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MALLOC(3)                  Library Functions Manual                  MALLOC(3)

       malloc, free, realloc, calloc - main memory allocator

       char *malloc(size)
       unsigned size;

       char *ptr;

       char *realloc(ptr, size)
       char *ptr;
       unsigned size;

       char *calloc(nelem, elsize)
       unsigned nelem, elsize;

       Malloc  and  free  provide  a  simple general-purpose memory allocation
       package.  Malloc returns a pointer to a block of at  least  size  bytes
       beginning on a word boundary.

       The  argument  to  free is a pointer to a block previously allocated by
       malloc; this space is made available for further  allocation,  but  its
       contents are left undisturbed.

       Needless  to  say,  grave disorder will result if the space assigned by
       malloc is overrun or if some random number is handed to free.

       Malloc allocates the first big enough contiguous reach  of  free  space
       found in a circular search from the last block allocated or freed, coa-
       lescing adjacent free blocks  as  it  searches.   It  calls  sbrk  (see
       break(2))  to get more memory from the system when there is no suitable
       space already free.

       Realloc changes the size of the block pointed to by ptr to  size  bytes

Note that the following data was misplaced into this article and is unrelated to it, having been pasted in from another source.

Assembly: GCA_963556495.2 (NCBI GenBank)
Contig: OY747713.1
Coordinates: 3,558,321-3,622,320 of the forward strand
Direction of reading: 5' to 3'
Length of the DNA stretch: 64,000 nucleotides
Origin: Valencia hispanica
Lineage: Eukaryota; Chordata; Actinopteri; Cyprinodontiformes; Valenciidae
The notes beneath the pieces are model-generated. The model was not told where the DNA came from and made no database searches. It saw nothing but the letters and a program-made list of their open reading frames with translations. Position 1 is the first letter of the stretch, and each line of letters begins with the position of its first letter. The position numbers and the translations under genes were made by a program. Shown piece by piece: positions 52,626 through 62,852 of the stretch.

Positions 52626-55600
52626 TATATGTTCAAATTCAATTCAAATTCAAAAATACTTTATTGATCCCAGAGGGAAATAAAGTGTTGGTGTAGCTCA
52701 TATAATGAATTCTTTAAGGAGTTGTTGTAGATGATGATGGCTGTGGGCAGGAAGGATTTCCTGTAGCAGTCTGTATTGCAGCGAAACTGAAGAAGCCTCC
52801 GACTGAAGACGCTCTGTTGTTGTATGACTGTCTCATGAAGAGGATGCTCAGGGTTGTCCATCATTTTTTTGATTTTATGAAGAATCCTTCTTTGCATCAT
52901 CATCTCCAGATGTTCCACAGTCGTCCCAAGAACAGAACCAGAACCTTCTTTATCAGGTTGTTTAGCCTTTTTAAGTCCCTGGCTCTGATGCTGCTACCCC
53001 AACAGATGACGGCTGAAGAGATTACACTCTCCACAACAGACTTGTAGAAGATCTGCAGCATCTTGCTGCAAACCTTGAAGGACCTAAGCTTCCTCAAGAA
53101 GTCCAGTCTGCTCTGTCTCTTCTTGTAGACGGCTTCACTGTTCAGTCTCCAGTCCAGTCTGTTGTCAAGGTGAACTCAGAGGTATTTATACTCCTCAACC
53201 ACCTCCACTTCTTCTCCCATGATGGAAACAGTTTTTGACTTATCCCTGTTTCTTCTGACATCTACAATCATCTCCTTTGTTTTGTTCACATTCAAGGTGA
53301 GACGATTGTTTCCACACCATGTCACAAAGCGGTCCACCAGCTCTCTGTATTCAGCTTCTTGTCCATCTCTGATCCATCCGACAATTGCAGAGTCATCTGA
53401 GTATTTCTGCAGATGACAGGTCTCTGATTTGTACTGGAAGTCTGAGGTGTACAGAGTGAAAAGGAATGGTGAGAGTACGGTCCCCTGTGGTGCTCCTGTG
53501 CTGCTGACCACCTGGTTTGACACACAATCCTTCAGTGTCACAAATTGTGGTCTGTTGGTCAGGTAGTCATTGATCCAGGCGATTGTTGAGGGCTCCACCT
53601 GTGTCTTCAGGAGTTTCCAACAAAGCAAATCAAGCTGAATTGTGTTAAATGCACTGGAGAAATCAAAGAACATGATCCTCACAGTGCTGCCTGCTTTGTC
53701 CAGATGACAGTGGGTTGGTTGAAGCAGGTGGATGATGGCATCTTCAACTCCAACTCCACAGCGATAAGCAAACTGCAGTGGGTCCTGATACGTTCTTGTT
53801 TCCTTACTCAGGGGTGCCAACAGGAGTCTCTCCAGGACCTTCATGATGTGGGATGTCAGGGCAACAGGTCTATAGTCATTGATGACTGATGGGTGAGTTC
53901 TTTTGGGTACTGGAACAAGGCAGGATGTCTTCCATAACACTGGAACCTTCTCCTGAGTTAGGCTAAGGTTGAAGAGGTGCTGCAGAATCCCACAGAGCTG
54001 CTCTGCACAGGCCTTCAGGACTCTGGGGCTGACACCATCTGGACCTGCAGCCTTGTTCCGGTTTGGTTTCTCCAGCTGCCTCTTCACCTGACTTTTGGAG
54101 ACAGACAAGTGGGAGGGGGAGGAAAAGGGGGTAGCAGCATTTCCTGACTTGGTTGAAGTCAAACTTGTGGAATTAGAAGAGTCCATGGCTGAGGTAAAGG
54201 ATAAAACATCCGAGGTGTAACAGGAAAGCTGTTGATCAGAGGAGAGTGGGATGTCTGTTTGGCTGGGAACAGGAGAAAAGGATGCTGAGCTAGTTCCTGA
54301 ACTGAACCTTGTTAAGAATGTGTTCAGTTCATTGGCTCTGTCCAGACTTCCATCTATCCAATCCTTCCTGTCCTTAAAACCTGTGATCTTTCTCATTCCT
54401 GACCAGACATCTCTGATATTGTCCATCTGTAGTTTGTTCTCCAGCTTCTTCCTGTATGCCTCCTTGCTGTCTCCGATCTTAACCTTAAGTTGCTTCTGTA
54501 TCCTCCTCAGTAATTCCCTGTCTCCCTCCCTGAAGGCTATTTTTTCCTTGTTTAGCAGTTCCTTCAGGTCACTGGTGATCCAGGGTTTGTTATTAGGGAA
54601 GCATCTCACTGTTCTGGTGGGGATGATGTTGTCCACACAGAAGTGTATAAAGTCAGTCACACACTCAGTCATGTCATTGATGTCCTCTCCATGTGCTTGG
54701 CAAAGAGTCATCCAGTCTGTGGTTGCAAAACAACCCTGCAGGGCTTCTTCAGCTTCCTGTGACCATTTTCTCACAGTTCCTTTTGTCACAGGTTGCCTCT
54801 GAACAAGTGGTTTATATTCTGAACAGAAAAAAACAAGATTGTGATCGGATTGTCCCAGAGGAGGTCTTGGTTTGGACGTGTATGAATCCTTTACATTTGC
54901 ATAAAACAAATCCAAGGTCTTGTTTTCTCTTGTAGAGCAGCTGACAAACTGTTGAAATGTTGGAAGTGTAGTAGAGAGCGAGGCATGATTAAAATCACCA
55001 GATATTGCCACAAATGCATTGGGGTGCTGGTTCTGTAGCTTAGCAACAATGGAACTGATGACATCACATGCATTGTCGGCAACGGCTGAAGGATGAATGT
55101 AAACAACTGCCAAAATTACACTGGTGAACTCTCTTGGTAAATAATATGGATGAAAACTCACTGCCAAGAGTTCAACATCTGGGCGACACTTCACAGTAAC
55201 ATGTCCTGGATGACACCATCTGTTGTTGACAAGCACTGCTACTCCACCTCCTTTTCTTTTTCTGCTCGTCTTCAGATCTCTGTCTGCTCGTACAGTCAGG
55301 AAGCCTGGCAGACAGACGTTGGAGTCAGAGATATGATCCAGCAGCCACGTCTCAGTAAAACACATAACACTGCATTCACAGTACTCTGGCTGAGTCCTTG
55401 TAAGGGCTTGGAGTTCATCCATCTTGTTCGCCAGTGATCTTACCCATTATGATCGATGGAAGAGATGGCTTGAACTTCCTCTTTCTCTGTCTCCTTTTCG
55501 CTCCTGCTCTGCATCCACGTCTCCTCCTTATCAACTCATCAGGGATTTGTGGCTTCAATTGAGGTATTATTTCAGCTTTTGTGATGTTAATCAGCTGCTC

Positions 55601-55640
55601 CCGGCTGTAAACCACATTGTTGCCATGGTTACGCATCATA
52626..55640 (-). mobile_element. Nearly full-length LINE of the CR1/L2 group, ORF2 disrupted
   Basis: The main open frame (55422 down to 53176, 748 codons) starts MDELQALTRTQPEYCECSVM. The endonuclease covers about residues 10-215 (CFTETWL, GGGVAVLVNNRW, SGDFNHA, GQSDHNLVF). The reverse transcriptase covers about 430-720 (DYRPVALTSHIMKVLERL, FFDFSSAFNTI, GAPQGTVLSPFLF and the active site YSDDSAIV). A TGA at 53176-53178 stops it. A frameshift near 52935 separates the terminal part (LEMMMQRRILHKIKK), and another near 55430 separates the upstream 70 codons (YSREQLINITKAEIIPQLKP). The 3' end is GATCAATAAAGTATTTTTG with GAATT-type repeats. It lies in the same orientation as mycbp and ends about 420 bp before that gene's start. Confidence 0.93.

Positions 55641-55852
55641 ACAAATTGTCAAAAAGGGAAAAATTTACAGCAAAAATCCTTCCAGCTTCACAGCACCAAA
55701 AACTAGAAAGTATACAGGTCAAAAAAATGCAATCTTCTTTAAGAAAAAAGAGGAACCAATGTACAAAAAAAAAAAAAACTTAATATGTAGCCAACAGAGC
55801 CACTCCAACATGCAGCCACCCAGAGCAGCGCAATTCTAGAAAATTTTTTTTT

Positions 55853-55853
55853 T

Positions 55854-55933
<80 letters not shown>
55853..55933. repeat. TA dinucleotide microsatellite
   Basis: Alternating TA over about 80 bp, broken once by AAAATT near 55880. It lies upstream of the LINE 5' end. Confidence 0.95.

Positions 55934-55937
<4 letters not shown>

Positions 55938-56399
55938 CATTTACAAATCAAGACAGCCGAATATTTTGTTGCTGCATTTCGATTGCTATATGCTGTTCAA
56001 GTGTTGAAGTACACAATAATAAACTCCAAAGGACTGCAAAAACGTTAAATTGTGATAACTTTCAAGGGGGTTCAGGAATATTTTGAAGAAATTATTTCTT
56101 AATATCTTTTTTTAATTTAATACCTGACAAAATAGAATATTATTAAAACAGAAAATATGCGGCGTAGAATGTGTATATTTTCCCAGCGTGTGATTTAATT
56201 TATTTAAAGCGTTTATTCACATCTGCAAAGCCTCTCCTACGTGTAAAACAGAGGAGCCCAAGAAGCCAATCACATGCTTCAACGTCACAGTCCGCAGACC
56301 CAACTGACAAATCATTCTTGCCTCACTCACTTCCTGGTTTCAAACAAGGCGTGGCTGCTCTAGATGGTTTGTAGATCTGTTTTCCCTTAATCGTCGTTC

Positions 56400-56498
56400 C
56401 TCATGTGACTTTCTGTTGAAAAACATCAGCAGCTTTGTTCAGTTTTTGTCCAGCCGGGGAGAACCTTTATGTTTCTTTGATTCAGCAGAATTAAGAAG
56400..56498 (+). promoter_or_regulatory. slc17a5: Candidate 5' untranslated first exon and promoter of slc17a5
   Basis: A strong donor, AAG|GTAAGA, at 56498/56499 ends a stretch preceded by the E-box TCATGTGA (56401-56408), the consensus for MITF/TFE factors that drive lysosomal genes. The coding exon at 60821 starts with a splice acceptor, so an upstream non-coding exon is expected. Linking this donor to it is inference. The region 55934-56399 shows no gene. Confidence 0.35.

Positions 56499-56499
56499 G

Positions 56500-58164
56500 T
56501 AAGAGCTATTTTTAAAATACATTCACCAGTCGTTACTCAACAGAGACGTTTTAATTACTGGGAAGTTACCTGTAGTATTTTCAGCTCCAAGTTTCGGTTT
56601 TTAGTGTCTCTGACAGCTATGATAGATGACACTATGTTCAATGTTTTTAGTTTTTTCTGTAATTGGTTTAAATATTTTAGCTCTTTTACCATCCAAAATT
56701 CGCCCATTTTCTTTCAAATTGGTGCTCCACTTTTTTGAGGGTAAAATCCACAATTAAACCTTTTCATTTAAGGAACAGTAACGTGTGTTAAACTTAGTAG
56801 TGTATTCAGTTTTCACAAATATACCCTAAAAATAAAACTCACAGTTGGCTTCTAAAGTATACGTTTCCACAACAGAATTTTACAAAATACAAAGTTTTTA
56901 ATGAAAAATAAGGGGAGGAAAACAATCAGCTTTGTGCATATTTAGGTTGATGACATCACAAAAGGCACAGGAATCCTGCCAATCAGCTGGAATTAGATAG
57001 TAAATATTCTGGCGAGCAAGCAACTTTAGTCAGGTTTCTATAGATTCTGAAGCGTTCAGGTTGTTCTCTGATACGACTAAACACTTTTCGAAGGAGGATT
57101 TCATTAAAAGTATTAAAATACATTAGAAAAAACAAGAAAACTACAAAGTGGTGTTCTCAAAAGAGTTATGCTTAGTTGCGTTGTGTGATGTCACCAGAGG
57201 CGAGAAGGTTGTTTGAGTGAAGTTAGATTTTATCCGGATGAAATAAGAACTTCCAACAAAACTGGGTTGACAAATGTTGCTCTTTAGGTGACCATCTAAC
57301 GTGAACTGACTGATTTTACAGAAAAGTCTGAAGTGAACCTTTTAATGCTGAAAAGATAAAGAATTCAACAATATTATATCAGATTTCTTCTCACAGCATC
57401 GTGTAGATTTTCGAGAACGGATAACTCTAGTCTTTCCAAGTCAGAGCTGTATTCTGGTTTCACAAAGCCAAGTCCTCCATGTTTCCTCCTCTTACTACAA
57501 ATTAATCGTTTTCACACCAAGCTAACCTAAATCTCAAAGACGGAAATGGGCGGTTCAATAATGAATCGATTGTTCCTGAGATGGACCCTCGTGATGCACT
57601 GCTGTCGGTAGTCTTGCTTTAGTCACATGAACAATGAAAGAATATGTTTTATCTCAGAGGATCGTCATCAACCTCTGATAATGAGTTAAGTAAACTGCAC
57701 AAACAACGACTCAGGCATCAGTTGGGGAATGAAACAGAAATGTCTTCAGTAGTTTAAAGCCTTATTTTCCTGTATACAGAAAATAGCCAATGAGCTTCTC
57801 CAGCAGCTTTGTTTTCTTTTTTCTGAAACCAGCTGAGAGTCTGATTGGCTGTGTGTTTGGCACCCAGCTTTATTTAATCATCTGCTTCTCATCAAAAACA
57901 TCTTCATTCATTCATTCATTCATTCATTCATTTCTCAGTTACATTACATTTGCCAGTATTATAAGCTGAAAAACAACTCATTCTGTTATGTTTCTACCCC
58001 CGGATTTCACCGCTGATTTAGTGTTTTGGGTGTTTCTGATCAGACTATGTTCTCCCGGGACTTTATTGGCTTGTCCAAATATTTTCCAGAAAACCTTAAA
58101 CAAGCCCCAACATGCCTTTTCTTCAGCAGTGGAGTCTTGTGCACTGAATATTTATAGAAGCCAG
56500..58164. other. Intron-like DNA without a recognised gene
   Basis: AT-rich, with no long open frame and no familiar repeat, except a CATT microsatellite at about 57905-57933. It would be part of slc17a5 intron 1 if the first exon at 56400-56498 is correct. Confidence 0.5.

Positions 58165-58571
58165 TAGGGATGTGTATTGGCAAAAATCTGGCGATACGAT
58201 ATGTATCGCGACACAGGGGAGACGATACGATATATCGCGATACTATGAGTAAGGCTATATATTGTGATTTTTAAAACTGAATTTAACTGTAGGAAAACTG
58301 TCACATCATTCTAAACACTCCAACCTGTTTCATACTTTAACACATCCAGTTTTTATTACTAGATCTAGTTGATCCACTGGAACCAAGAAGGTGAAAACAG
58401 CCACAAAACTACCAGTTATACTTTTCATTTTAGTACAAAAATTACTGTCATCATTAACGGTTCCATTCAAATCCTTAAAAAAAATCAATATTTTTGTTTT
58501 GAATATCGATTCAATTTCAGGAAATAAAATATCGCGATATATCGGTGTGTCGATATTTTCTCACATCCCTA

and returns a pointer to the (possibly moved) block.  The contents will
       be unchanged up to the lesser of the new and old sizes.

       Realloc also works if ptr points to a block freed since the  last  call
       of  malloc, realloc or calloc; thus sequences of free, malloc and real-
       loc can exploit the search strategy of malloc to do storage compaction.

       Calloc allocates space for an array of nelem elements of  size  elsize.
       The space is initialized to zeros.

       Each  of  the  allocation  routines returns a pointer to space suitably
       aligned (after possible pointer coercion) for storage of  any  type  of

       Malloc,  realloc  and  calloc  return a null pointer (0) if there is no
       available memory or if the arena has been detectably corrupted by stor-
       ing  outside  the bounds of a block.  Malloc may be recompiled to check
       the arena very stringently on every transaction; see the source code.

       When realloc returns 0, the block pointed to by ptr may be destroyed.